According to pediatric nurse practitioner Christine Ahrens, mucus (or snot) is one of the ways our body protects itself. Mucus is actually constantly present in our nose, throat, and lungs to protect against harmful bacteria, viruses, and other microorganisms. The human body also constantly produces mucus to fight germs.
During illness, the immune system begins to produce even more mucus. It consists of a mixture of water, protein and salt. The sticky consistency of mucus traps harmful microorganisms and other unwanted particles, preventing them from penetrating further into the body.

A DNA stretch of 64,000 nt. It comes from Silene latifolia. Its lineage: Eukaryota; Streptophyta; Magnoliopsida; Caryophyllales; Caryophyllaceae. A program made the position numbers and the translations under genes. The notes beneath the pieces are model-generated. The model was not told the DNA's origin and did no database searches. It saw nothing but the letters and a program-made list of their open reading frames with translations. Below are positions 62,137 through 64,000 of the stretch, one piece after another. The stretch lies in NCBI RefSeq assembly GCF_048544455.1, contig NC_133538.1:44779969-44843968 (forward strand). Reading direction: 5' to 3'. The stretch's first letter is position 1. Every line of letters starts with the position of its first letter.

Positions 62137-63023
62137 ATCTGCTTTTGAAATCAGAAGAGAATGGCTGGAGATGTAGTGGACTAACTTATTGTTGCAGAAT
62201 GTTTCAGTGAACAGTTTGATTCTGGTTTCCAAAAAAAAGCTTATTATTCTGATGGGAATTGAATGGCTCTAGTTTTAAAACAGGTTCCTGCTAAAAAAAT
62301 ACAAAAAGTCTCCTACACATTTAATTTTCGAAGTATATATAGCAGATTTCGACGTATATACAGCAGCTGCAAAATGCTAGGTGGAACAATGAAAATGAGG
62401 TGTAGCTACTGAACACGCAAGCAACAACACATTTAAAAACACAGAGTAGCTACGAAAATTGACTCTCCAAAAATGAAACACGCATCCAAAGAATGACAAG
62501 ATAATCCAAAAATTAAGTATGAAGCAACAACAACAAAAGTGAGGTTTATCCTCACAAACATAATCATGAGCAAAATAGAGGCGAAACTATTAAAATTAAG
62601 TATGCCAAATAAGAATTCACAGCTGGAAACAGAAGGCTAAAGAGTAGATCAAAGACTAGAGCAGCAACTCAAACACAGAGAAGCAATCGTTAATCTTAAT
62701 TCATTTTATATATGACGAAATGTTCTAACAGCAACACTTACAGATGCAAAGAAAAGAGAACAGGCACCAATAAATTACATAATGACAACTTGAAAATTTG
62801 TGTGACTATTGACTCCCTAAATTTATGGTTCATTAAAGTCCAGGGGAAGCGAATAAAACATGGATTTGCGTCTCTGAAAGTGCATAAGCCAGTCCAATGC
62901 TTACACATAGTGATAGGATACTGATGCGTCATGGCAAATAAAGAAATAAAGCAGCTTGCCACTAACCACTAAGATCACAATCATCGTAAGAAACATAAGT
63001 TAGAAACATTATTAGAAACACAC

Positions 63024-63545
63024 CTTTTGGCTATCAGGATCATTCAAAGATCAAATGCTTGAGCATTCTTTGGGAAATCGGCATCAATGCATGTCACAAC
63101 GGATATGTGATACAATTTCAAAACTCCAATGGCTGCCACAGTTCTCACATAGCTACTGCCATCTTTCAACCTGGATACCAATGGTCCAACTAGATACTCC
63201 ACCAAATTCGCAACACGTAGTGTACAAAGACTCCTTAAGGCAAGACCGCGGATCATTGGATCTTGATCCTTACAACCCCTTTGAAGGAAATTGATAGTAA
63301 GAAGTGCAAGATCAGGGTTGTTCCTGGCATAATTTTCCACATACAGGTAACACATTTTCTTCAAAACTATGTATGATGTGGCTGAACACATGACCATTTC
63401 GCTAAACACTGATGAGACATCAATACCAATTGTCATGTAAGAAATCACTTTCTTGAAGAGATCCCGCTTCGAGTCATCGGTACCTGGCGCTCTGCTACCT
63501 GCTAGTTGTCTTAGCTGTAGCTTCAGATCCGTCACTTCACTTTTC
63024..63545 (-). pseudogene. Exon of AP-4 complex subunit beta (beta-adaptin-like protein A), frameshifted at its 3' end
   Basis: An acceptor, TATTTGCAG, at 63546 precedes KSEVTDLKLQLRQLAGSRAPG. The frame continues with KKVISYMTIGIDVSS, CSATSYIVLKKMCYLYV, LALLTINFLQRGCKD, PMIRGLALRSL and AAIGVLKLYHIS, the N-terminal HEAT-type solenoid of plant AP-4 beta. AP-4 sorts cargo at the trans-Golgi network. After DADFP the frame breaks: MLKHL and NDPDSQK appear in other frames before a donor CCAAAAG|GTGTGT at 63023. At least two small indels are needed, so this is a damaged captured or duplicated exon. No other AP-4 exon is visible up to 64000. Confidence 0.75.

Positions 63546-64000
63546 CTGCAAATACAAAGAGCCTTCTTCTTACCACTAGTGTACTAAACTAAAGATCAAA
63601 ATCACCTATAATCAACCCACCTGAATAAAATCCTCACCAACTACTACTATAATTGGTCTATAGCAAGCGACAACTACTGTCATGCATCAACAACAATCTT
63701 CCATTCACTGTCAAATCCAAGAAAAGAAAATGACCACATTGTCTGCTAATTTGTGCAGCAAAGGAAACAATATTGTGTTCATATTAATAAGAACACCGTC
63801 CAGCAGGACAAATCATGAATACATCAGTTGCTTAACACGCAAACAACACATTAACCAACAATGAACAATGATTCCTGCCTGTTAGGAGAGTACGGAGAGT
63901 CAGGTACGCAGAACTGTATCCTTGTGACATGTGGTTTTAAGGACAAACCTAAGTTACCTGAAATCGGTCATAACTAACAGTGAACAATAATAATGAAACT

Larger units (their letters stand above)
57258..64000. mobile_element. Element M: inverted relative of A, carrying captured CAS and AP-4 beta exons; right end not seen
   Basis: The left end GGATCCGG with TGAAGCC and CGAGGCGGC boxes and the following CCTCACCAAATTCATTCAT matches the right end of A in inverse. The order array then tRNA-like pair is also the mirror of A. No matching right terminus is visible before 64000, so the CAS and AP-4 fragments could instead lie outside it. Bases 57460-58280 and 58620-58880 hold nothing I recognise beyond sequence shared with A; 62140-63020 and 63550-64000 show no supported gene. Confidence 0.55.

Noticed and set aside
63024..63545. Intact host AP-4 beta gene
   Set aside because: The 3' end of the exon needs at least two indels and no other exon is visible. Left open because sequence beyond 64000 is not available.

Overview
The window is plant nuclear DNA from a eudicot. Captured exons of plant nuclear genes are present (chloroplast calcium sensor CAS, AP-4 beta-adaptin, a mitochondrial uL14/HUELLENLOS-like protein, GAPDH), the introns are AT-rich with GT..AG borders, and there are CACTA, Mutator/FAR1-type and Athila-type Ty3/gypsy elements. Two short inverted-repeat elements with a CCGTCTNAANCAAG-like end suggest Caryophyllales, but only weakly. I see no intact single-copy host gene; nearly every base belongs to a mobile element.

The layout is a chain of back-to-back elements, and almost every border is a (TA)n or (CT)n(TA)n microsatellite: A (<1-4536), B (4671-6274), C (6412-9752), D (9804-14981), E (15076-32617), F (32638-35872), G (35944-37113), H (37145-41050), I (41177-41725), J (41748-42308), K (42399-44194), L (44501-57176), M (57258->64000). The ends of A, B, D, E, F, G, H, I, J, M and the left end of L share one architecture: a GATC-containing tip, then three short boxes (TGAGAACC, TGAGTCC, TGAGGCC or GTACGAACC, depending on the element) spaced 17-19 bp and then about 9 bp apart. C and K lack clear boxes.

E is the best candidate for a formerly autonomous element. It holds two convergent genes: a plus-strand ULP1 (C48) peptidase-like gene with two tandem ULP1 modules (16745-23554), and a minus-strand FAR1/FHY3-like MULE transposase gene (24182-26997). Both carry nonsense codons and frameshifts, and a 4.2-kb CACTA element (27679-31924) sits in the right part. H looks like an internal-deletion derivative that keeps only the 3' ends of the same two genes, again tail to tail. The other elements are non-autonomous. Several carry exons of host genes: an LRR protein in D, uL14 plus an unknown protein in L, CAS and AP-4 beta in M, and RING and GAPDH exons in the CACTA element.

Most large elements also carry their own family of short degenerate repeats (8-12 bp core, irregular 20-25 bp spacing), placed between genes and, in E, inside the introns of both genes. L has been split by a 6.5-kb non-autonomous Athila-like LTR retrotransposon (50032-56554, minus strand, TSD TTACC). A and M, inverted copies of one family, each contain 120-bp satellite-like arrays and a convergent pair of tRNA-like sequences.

Also, our nose sometimes becomes red during illness. This is because the immune system, in addition to producing mucus, sends additional white blood cells to the source of infection. These white blood cells dilate the blood vessels in the area, causing the skin to turn red.
Snot can be not only clear, but also yellow or green. As white blood cells fight infection, they secrete chemicals that can cause mucus to turn yellow. It may turn green if more leukocytes are needed for healing.
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